This is actually mainly for the granite state regional, as the other regionals didn’t put their scores on usfirst.org

Red Average Score: 23.8
Blue Average Score: 25.4

Average winning margin: 18.2
Median winning margin: 11

Average score for a winning team: 33.7
Average score for a losing team: 15.4

Zero-related
% of matches with one team with zero: 35
Average score for a winning team where the losing team didn’t get zero: 47
Average score for a losing team that didn’t get zero: 23.8
Overall average score, excluding zeroes: 35.6

Interpretation: Half of all matches could be decided by 2 robots on the ramp, since the median score difference was 11. Blue does not have a statistically significant advantage over red (trust me on this one). Scoring a single point will win you your game 35% of the time, although as the graph below shows, most of the zero-scores occurred in the first 75 games, and were pretty rare afterwards. So scoring a single point very early in the regional will win much more often than 35%.

I can’t think of any other numbers that people might want to know about. Hopefully as the weeks go on I’ll update this and the graphs will get smoother as more data is collected.

Here are two graphs. The first is a histogram of all the scores. It shows the proportion of scores that fell into each of the ranges indicated on the x-axis. The second is a plot of the scores versus the time the score occurred in the regional. The x-axis indicates double the game number.

However, if you take the average of the team numbers involved in an alliance and plot them against the score that that particular alliance managed in the game, then a correlation becomes more clear. Example: If we had an alliance of team 10, team 20, and team 45, then their average would be 25 and that’s where they would be on the x-axis.

So, it isn’t your individual team’s age that scores high, it’s the COMBINED age that matters. The higher your age (and the lower your average team number), then the higher you may score.

It would be interesting to band the team numbers by age in years. I’m guessing it won’t make much difference, but it might show more than the scattergram. Did you plot a linear regression and calculate the SD?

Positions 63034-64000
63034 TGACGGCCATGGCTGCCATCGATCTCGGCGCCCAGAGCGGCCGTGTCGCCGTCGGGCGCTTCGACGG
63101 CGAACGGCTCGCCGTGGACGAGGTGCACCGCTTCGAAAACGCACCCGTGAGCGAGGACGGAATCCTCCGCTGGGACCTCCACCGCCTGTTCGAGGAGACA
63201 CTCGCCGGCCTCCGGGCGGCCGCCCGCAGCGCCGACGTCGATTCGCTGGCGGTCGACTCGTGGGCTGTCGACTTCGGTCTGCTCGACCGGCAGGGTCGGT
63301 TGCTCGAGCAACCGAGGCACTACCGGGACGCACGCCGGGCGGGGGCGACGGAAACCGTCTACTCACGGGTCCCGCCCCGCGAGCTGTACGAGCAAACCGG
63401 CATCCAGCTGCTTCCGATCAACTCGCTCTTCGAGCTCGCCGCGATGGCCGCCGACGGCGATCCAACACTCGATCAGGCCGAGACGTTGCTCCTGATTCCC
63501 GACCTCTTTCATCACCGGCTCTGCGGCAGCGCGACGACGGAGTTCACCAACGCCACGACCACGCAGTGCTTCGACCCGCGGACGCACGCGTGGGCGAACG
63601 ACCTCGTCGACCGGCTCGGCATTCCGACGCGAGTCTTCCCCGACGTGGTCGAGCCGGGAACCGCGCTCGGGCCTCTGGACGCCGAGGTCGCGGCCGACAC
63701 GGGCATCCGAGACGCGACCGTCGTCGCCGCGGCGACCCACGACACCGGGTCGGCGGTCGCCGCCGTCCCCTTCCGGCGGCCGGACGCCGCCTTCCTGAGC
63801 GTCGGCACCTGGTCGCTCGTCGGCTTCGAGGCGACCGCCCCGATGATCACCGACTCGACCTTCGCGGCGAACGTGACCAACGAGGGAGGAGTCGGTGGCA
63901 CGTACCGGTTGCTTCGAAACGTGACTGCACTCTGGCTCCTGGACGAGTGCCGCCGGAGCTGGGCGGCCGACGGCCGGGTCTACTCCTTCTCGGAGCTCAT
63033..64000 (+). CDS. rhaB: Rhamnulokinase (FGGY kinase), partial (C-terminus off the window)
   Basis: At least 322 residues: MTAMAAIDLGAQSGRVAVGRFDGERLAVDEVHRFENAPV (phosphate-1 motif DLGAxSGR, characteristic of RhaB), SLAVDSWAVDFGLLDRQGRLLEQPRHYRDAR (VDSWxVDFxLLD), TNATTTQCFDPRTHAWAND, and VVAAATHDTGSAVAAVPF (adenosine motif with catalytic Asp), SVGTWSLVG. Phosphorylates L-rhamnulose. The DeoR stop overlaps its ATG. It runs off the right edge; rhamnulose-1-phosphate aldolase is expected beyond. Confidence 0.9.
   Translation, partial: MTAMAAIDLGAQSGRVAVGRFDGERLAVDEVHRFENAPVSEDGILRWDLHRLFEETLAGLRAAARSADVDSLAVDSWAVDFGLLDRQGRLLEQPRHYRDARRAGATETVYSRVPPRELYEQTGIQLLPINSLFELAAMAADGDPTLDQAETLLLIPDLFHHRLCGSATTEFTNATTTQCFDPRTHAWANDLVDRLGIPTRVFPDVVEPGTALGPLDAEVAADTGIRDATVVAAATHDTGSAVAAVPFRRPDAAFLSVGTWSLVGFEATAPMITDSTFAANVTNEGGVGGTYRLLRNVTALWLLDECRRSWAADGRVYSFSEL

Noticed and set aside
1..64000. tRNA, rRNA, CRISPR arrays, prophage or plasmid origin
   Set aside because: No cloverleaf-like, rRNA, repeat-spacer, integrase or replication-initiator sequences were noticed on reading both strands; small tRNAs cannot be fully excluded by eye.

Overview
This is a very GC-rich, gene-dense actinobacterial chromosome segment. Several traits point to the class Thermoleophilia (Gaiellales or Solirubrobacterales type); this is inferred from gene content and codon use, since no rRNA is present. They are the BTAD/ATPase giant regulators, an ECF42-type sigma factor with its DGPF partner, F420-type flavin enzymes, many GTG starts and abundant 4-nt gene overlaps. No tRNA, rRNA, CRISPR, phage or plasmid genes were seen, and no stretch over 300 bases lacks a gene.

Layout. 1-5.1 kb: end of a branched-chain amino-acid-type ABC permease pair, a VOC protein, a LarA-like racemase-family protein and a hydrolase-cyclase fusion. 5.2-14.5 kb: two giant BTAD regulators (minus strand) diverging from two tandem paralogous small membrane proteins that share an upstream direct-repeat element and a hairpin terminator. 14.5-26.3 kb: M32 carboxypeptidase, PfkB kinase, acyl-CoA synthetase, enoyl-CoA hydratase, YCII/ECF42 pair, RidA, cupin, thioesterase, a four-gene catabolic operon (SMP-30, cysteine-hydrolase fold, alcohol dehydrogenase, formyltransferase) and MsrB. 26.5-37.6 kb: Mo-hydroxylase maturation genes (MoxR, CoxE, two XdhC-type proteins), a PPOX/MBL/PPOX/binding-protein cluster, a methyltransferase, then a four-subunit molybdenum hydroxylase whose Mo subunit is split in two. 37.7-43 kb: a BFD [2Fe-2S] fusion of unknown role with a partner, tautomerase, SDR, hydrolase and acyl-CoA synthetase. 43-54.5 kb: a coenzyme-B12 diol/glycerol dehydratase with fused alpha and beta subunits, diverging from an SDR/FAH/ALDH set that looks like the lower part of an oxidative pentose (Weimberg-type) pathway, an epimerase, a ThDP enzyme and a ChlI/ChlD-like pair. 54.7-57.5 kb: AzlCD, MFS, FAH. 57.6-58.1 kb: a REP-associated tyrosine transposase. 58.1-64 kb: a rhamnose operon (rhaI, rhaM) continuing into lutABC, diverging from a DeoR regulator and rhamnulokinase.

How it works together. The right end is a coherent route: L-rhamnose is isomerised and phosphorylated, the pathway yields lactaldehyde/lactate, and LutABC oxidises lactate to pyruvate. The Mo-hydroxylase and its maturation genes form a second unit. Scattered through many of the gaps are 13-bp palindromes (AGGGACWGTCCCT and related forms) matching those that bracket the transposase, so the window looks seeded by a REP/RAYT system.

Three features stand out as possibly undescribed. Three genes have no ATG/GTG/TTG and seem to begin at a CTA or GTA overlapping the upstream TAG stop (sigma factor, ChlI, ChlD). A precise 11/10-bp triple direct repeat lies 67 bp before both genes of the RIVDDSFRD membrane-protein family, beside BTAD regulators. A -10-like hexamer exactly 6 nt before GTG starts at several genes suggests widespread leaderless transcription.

I’m using a free statistics program called R. It did the linear regression for me. The slope was -0.003130, meaning that there was a very slight trend towards less scores as team number increased. However, I don’t remember enough from my last stats course to determine the variability of the slope.

So I guess saying “there is no statistical correlation” isn’t entirely true, since I didn’t check. There doesn’t appear to be any correlation, but there may be.

For the difference between blue and red scores though, I did do a check and there is genuinely no statistically significant difference between them.

Edit: found a team age list on the FirstWiki. I’ll try and plug that into my numbers.

I would like to see some data on the split between 1 pt., 3 pt., and ramp points. Where are the points coming from in these matches?

Specificly, I want to know what kind of points are being scored in each mode of the match, in each match, and what kinds of ratios are winning matches in qualification and final matches.

Additional things like eliminating points scored by human player ‘hail mary’s’ would be nice, but probably never going to happen.

Does anyone know if this kind of raw data could be saved by the field? Obviously the feild is keeping track of points scored in diffrent goals at least untill the scores are displayed. But what happens after the scored is entered and the field gets reset? What about the ref score cards? Do they keep track of how many points are scored into each goal in case of a faliure of the field or do they just keep track of final scores?

I think this is all really usefull information! Keep it up!

This is one of those times where you can see that the slope is approximately zero, and the visual plot is all over the place, and conclude that there is no meaningful relationship between score and team number. There is no need to get too fancy here.

Those are the rankings, not the actual match data. Hopefully the match data is correct.

Anyway, here’s a new one. This is team age versus scores, and AVERAGE team age versus score. Note the difference. The 1st one takes the combined experience of an alliance and what their score was, while the second one simply looks at how old each individual team was, and how they did. The extent of the boxes goes from the 25th to 75th percentile. The lines above the boxes go to the 95th (I think) percentile. The dots above them are outliers. You can see that age isn’t a very good predictor of performance. But in the first graph, you see that the sum of multiple old teams does make a noticeable difference.

Edit: Keep in mind that there will be a larger number of averages in the middle of the graph, since it isn’t likely to pick mutiple teams that are all very old or very young. Therefore, it may not be that 6-7 average age alliances are better, it may just be that they are more plentiful. A histogram would be able to show if this is what’s happening, but I left my excel file at work and will have to try tomorrow.

Alright, here’s a histogram to show the number of alliances that had each average age. As you can see, 6-7 year old alliances weren’t all that common, meaning that there is actually a correlation between alliance age and score.